But the tag team performance of McDowall and Hunter is once again able to become a centerpiece to this film. If you loved the first two films, you will find it hard to criticize the third one too much. The two actors are just too charming and the characters are just too lovable to find yourself thinking bad about their latest story. It surely is a film that deviates from the awe-inspiring nature of the first film and the battle-tested strangeness of the second film, so it might put off fans a bit, but in the end it is a valuable middle piece to the series.
The final two films in the series, Conquest and Battle, serve more as an attempt to cash in on a dystopia feeling more than anything else. Conquest is a weird film. The story is fashioned off some of the lore the series issued us before. The son of Cornelius and Zira, Caesar, is the only talking chimp and surfaces inside a world that has embraced the act of ape slavery. Apes are trained to clean, deliver items and so on. The whole thing takes place in this strange, weird compound that has a dark, oppressive feel. I wasn’t able to feel much of a world living outside of what we’re watching, which really bothered me at times, but I understand the concept of not venturing too far beyond the actual story. This is, after all, the story that fulfills the prophecy that apes would eventually become too strong and smart for humans and start fighting back.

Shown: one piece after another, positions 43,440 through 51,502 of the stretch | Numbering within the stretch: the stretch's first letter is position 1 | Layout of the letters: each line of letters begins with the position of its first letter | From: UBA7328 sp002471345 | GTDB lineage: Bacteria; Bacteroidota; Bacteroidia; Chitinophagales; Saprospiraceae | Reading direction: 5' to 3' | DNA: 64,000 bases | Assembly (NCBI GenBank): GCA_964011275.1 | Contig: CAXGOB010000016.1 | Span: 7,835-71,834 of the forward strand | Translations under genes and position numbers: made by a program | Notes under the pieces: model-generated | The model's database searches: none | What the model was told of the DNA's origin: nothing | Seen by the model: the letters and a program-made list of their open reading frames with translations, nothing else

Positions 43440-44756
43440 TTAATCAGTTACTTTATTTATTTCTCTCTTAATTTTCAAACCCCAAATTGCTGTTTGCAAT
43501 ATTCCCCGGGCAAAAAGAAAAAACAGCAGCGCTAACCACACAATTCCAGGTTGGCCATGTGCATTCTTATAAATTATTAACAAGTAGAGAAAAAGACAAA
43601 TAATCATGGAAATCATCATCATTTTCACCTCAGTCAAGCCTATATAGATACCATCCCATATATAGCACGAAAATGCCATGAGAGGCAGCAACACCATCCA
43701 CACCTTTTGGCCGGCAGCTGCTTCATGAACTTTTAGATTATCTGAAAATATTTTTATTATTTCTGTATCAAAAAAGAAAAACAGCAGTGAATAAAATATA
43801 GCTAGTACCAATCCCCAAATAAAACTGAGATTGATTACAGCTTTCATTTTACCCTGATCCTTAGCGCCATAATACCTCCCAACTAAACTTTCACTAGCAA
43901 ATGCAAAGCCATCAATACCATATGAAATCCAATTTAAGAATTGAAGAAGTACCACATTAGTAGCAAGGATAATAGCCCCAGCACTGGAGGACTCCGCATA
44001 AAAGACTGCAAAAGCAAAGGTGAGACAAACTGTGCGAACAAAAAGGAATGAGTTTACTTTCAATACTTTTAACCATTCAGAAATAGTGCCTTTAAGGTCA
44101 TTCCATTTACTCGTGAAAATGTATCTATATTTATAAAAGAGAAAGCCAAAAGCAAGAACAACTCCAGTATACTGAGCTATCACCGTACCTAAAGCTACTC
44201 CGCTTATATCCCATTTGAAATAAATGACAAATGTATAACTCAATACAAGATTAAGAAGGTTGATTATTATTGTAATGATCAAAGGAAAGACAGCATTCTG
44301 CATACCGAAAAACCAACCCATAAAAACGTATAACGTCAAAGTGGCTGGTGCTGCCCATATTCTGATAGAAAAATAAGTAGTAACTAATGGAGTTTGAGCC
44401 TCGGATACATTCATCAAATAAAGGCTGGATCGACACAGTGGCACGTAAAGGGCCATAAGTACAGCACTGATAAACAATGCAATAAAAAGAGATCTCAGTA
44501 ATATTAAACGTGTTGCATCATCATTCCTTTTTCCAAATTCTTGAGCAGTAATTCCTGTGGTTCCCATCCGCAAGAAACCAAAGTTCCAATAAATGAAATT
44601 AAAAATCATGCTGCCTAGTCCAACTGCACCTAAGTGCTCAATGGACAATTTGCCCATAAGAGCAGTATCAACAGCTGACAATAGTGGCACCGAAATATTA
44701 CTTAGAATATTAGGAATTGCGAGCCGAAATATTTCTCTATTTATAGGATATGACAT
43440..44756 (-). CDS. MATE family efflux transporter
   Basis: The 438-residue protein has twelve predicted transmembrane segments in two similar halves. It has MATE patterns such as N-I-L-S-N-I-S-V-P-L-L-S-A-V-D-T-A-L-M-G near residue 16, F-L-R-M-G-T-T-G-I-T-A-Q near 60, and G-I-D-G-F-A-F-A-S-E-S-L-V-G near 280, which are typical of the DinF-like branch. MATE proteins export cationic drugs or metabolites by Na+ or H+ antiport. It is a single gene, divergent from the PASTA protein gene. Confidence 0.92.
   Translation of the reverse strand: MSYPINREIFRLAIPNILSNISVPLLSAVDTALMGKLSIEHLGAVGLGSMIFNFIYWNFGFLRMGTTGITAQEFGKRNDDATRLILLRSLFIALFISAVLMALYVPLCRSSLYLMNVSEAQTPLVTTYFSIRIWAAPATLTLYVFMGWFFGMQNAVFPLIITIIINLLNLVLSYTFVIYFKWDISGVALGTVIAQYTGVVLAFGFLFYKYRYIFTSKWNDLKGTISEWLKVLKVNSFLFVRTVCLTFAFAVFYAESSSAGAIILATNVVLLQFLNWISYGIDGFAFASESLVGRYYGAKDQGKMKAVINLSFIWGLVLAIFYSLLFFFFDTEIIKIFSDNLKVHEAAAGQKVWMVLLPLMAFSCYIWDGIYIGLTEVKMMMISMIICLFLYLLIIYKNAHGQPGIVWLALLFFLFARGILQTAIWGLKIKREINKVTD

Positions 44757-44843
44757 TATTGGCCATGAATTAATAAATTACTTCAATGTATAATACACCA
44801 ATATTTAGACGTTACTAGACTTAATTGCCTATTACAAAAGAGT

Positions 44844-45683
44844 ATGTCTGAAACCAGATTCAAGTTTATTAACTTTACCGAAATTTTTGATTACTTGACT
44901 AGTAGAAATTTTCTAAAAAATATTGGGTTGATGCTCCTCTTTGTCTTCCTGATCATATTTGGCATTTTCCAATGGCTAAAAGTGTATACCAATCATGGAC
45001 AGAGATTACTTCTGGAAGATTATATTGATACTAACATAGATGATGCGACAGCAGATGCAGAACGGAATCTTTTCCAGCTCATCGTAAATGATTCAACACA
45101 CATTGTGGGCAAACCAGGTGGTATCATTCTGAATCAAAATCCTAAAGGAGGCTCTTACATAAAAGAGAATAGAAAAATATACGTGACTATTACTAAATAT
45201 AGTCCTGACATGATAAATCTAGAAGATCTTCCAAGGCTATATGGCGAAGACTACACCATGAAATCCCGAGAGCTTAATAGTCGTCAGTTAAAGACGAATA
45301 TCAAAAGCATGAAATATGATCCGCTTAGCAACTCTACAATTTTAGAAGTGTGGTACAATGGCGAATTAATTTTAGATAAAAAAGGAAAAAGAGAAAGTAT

The whole thing concludes in Battle for the Planet of the Apes. It is just like it sounds. Humans and apes, living sort of peacefully but not really, square off against one another. Humans are on the down, living in darkness and in a wasteland. Apes actually have human slaves and workers, showing a clear turning of the tables. These final three films still do a decent job at challenging us with questions, but they just aren’t strong enough.
In its entirety, the Apes series is magnificent. Sure, only the first film gets placed among the best of the best, but together the other four films have more than enough satisfying and pleasing moments for newcomers and fans of the series. I’ll have a review of the reboot Rise of the Planet of the Apes, which is an exciting restart to the charming series, coming soon.